In addition to the above sealing materials, it has been proposed to use gaskets of foamed thermoplastic resins. For example, foamed plasticized polyvinyl chloride and foamed polyethylene have been proposed. Such foamed gaskets are not entirely acceptable, however, because the hardness and modulus of elasticity thereof change with changes in temperature. Hence, a bottle capped during the summer or warm months of year frequently leaks in colder weather. Such a problem is particularly serious in the case of fresh drinks such as soda pop containing compressed carbon dioxide gas.
Japanese Patent Publications No. 3497/54 and No. 848/64 disclose methods for fixing an elastic sealing gasket to a bottle cap or the like by casting a polyvinyl chloride plastisol into a closure device and then heating the plastisol to solidify it. Such methods obviate the disadvantage of scrap loss inherent in the punching out process. However, the gasket has many disadvantages.
One of the problems is that an elevated temperature of at least 160C is required to cure the plastisol. Such a high temperature during curing frequently causes a color change and heat deformation of a plastic cap so the polyvinyl chloride gasket is often impractical if the cap is made of plastic. Moreover, such a high curing temperature frequently anneals a metal cap sufficiently to make it too soft for sealing a bottle. Also, ink used on printed caps is sometimes discolored.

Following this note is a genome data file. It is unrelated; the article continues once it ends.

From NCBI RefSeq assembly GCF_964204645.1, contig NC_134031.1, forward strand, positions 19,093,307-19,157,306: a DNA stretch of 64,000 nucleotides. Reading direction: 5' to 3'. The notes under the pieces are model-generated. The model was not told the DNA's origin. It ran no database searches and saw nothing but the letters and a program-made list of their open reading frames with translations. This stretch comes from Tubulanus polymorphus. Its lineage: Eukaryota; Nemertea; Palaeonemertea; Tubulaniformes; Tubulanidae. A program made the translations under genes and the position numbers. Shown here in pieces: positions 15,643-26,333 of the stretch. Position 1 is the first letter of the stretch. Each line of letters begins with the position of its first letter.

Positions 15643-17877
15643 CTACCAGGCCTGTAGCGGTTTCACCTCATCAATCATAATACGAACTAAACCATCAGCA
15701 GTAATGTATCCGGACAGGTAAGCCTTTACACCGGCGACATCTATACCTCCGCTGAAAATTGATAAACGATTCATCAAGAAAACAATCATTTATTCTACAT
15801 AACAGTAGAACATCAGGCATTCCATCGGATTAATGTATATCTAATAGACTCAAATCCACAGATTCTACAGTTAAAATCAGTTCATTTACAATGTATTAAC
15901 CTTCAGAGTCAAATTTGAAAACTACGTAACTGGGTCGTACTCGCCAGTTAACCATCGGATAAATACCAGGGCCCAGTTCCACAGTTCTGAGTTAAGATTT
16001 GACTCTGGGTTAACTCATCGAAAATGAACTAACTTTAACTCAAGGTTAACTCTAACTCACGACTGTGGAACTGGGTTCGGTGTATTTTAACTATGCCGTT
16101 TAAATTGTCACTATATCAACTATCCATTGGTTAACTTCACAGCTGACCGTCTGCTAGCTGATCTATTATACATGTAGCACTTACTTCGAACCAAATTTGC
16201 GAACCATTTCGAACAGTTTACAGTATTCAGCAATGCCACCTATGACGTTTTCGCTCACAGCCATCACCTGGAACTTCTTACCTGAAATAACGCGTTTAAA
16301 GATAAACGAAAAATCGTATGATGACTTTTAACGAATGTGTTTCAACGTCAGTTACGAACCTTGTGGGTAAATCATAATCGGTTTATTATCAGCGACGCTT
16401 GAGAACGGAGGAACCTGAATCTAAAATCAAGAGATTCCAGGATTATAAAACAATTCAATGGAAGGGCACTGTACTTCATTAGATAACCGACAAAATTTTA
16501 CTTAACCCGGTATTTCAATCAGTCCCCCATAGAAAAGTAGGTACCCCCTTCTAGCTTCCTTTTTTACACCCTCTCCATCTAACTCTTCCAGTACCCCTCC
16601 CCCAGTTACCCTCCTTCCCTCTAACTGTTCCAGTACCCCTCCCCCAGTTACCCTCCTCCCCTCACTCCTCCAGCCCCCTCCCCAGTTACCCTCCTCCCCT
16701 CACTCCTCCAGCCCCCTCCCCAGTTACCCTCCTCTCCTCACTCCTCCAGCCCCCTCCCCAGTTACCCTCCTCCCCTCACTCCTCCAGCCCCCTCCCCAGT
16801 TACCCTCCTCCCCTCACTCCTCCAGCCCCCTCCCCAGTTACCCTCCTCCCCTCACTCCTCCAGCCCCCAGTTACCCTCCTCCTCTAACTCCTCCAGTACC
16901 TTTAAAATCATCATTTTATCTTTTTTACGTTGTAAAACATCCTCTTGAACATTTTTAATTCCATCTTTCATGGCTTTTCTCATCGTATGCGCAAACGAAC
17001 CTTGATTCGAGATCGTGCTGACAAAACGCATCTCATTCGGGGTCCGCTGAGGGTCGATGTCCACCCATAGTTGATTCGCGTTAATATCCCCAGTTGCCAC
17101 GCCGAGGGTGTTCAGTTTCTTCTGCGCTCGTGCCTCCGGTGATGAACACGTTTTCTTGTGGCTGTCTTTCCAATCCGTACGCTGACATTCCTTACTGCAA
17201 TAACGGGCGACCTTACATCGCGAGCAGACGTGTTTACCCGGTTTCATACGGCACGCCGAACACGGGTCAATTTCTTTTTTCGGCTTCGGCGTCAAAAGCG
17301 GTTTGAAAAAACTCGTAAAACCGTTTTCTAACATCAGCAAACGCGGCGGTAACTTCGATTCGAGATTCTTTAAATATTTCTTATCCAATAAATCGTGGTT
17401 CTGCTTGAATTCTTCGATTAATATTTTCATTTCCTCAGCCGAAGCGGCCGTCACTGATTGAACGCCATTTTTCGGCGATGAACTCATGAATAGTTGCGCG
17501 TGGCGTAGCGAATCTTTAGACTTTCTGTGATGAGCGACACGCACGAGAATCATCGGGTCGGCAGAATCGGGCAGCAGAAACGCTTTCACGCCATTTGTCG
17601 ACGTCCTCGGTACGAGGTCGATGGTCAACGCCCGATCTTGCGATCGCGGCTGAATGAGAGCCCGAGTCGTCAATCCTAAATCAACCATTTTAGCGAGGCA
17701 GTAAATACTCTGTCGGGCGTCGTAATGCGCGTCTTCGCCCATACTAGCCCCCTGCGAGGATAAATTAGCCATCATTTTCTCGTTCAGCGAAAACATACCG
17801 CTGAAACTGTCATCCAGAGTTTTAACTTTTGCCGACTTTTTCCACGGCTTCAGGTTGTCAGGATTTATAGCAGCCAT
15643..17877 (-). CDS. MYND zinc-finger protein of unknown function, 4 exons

Another problem is that the plasticized polyvinyl chloride is a thermoplastic resin composition and thus undergoes wide changes in hardness and modulus of elasticity with change in temperature. Of particular disadvantage is an increase in hardness at a low temperature which reduces the sealing effectiveness of the gasket.
Still another disadvantage of gaskets prepared from a polyvinyl chloride plastisol is that the plastisol contains an amount as large as 40 to 120 PHR of low molecular weight plasticizers such as dioctyl phthalate in its composition. Such plasticizers are often extracted by the bottled contents. This is especially true if the bottle contains an oil or alcohol.
It is an object of this invention to provide a gasket for bottle caps and similar closures for bottles which is devoid of the foregoing disadvantages. A more specific object of the invention is to provide an improved synthetic resinous gasket and a novel method for casting the gasket in the bottle caps.
Other objects will become apparent from the following description with reference to the accompanying drawing in which:
FIG. 1 illustrates diagrammatically an apparatus for continuously casting a gasket in bottle caps; and
FIG. 2 illustrates an embodiment ofa bottle cap provided by the invention.